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Sculpting Nature

April 28, 2011 Leave a comment

In the northern reaches of Howard County, Maryland, despite new development, you still encounter narrow and winding country lanes, pastoral farmsteads and gently rolling verdant hills alive with native meadows, wetlands and natural ponds. It was just the kind of setting that attracted Bob Haney back in 2001, when he was looking for a new family home. He found what he wanted in Woodbine, Maryland, on the site of a former farm: five acres that included a spring-fed pond, a new 5,600-square-foot Cape Cod-style home and not much else. “There was no landscaping, no driveway, not a stitch of anything here,” says Haney. For the owner and president of Town Creek Landscaping, Pools and Construction, the site was the blank slate he’d often dreamed of, a place he could craft into a distinctive residence with plenty of room for large gatherings outside around a pool and patio and lots of play space for his three children and all of their friends.

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Potomac Playground

April 28, 2011 Leave a comment

In the afternoon sun, the rustic stone pavilions glow like two pots of honey flecked with cinnamon. Set beside a swimming pool and against a backdrop of evergreens, the warm hues of rough rock suggest a fantasy from Tuscany (her dream), or a mountain retreat in the American West (his ideal). The genius of this Potomac landscape is that the timeless materials and iconic forms free the imagination to choose whichever dreamscape suits the mood. And dreamscape it is, now that two properties have been joined into one seamless family playground with a boulder-strewn spa and waterfall thundering toward a Zen-like fishpond in the lower quadrant of the annexed lot. The owners—an attorney, his wife and their two sons—waited six years to acquire the property next door, a corner site that has more than doubled their half acre. The project took three years and required a skilled design team to manipulate the land and replace the neighbors’ vintage rambler, tennis court and kidney-shaped swimming pool with features for an active family and their friends. Anne Decker of Rill & Decker Architects called on landscape architect Lila Fendrick to tame the site, now supported by a large stone retaining wall.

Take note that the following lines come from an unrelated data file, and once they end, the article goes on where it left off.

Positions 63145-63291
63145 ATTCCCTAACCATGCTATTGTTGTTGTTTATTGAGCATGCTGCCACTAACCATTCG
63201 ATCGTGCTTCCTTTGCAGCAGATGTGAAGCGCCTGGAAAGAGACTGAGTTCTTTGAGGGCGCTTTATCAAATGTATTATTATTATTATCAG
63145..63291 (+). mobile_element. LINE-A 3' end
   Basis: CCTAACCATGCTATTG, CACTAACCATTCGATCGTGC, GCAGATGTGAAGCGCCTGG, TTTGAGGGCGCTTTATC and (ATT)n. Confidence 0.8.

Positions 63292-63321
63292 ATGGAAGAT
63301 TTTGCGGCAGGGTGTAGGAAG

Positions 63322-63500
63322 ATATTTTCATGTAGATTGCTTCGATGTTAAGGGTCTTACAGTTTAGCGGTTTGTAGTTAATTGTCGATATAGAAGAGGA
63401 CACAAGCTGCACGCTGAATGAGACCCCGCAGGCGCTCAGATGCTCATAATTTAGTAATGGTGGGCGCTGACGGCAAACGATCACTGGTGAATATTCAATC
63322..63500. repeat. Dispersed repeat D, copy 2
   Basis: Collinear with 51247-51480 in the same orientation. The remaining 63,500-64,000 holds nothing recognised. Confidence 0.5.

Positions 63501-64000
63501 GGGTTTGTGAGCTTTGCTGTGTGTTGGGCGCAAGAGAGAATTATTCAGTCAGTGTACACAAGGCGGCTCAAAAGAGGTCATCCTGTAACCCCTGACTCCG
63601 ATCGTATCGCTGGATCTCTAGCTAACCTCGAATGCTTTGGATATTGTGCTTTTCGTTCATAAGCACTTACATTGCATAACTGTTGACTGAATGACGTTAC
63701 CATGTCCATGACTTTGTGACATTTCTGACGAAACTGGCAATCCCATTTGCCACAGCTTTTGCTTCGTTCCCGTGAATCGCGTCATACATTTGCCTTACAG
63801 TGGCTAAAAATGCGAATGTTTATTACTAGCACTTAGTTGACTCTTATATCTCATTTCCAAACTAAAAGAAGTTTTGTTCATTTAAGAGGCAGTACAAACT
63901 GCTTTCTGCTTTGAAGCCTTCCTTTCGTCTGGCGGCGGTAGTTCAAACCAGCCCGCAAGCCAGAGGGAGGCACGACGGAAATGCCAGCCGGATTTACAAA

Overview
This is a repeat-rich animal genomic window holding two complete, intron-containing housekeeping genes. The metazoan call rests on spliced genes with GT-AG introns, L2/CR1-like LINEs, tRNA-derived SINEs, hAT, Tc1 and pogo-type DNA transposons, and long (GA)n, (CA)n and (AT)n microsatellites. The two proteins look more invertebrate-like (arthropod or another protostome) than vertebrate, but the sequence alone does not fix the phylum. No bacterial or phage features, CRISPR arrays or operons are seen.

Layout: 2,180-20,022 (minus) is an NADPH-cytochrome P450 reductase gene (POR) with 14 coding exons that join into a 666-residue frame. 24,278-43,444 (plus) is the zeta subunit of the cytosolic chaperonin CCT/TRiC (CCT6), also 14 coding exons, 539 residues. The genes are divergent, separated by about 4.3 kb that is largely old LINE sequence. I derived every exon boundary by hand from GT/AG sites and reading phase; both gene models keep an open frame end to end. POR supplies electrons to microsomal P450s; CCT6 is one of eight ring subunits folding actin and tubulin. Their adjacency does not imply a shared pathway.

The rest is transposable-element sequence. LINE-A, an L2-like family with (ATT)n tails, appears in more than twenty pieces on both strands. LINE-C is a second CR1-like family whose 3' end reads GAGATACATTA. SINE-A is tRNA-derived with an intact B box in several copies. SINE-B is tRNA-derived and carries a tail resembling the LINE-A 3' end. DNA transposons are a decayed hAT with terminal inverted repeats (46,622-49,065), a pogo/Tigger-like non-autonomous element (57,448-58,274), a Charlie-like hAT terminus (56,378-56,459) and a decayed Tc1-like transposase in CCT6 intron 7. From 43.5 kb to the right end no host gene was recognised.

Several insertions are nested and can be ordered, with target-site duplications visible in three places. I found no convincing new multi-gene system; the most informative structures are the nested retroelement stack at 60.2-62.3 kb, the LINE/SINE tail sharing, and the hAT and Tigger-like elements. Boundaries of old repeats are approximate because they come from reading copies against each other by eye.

Woodland Escapes

April 28, 2011 Leave a comment

An elaborate, natural-looking pool is the main landscape feature of this wooded, nearly six-acre property in Chantilly, Virginia. Landscape architect Chad Talton of Surrounds Landscape Architecture + Construction, Inc., was tasked with providing a spacious entertaining area and a pool big enough to swim laps. The property was largely flat, but it contained a woodland area with rock outcroppings, which Talton used to sculpt the landscape into a multi-level outdoor living space. Boulders ranging from two to ten tons were craned into place, and a berm on one side of the pool creates a waterfall.
A sizeable terrace provides ample space for entertaining and connects to another terrace with a natural stone fireplace. There was not quite enough space for a standard-length lap pool (75 feet), so a swimming jet was installed on one side of the pool along with a spa area. The main challenge, says Talton, was to “keep it natural, to match the environment of a woodland, rural setting.”

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Portfolio- On the Water’s Edge

April 28, 2011 Leave a comment

Over two decades in their mist-gray weekend house in St. Michaels, Maryland, two generations of a Washington family have embraced the outdoors. Their Eastern Shore idyll can be measured in memories of nature—the day the deer swam by on Broad Creek; the year a hurricane whipped one long island into three just past the boat dock; the seasons when swans flocked by the dozens to this waterside paradise— all viewed from a simple patio. But for all the pleasures of their retreat, the owners finally were compelled to acknowledge two small discomforts that come with the privilege of living just 100 feet from the water’s edge: unrelenting sun and insects. A little more than a year ago, they decided to add a screened porch to gain more shade and keep unwelcome creatures at bay.